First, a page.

Idea for an article... Could you do an article on gas conversions that investigates new technologies and options that improve the efficiency of CNG for cars (rather than the rather outdated taxi pack conversion)? It a well known fact that CNG cars have less power and economy than their petrol equivalents, but with better octane rating than petrol is there scope for better performance? Do manufacturers need to offer dedicated higher compression engines to gain the efficiency of the higher octane fuel? Are there any new technologies around the corner that will improve this efficiency? Can Australia develop a world class solution and sell it to the world? There is one company that has such a system in development but I was wondering if there are others - the web address is www.gas-injection.com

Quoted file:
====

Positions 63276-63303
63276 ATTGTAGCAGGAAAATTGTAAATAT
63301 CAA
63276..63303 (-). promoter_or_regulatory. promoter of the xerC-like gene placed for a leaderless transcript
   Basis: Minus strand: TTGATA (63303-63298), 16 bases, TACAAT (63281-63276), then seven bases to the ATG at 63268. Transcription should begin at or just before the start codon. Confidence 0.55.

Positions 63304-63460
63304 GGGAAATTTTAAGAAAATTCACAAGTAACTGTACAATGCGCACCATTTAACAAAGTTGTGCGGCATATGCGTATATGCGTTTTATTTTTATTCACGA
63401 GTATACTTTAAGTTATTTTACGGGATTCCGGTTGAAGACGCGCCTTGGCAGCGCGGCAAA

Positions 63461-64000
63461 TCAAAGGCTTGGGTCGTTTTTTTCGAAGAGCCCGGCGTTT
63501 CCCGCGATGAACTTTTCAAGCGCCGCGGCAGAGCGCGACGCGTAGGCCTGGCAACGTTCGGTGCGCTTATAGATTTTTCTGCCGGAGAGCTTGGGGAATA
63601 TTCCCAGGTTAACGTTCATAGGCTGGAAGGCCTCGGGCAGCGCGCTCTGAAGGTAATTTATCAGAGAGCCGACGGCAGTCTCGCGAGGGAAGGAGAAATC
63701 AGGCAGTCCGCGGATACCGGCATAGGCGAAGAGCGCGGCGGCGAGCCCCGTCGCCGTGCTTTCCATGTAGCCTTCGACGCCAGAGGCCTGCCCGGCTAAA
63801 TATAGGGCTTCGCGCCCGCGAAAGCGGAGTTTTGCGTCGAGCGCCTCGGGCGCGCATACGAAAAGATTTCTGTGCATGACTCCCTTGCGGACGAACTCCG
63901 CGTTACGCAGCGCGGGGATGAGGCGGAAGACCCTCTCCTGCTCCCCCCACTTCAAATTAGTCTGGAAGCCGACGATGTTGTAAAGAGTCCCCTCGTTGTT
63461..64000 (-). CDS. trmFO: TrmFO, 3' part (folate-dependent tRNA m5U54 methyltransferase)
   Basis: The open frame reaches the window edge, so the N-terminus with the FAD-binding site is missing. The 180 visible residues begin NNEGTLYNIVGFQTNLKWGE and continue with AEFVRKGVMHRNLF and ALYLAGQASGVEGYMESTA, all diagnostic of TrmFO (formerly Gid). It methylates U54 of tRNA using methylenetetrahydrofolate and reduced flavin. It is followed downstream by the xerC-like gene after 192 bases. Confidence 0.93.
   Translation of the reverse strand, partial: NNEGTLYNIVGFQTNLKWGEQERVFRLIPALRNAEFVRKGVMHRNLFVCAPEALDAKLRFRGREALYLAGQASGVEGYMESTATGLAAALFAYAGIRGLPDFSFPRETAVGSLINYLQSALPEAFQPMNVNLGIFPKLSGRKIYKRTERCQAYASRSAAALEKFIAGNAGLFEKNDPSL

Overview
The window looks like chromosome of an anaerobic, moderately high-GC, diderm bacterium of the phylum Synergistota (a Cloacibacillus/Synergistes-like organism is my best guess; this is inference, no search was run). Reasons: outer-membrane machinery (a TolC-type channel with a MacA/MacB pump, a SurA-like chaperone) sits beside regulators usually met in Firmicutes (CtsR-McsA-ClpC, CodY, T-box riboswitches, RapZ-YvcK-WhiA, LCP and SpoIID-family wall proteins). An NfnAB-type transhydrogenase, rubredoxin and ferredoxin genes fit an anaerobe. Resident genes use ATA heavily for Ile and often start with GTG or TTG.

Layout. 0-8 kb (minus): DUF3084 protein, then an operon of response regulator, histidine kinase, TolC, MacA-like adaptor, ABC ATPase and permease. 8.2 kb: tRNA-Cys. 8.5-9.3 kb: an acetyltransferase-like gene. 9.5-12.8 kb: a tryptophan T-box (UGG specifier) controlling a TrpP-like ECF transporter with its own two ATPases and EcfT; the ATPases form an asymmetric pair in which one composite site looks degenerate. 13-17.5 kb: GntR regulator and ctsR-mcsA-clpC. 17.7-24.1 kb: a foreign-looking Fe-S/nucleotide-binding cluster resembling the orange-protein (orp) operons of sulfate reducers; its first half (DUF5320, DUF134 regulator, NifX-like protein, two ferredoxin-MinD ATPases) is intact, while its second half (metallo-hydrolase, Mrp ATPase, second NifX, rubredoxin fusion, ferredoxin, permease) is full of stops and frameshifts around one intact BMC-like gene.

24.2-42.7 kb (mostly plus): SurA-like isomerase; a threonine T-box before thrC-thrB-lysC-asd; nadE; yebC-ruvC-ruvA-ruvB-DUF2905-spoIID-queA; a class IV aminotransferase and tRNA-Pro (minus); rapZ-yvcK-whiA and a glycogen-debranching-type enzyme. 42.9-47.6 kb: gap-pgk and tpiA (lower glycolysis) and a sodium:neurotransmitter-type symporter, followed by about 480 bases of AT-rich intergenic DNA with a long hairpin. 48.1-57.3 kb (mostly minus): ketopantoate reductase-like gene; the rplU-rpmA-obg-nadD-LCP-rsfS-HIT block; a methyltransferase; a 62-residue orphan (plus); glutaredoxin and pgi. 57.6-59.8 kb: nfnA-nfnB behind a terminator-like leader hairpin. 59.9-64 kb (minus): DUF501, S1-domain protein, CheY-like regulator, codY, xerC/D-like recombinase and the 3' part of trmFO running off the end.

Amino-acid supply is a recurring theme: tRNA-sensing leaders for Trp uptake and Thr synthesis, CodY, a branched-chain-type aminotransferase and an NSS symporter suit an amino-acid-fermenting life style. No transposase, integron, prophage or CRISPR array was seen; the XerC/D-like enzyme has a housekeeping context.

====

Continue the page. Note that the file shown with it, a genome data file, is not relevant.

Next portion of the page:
Adrian Bois
Australia

Stay tuned - we plan to do some alternative fuel stories in the coming months.

Epic Update

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Hey guys, I've just been reading up on BMWs.... Seems like you've possibly missed covering a rather important engine in your Engine Epic – Engine Epic Part 3 - BMW. It is mentioned towards the top of the page but no details were given - I'm referring to the S14 engine, found in the first incarnation of the M3. A double overhead cam, four valve per cylinder little beasty, which puts out around 200bhp. I've listed its info below (borrowed from www.bimmerforums.com)

S14 – straight four, DOHC 16-valve, solid lifters and individual throttle bodies. Available from 1987 to 1991 and weight is 106kg (234lb). The engine is used in the E30 M3 and Italian only E30 320is 2.0L (195bhp), 2.3L (192-200bhp) and 2.5L (215-238bhp).

Nick
Australia

Yep, that oversight was remedied with the 2004 update of the engine epic series – see 2004 Engine Epic - BMW Engines. Thanks for the info – what a great engine!

New ‘Box for Bravo

I need a solution for gearbox conversion in a Mazda Bravo 1996 (2600cc engine). The original gearbox second-hand is over AUD$1000. Is there a cheaper gearbox that I could fit to this vehicle?

Darryl Hill
Australia

Hmm, not sure – we suggest contacting Dellow Automotive +618 29774 4419. Can any readers help?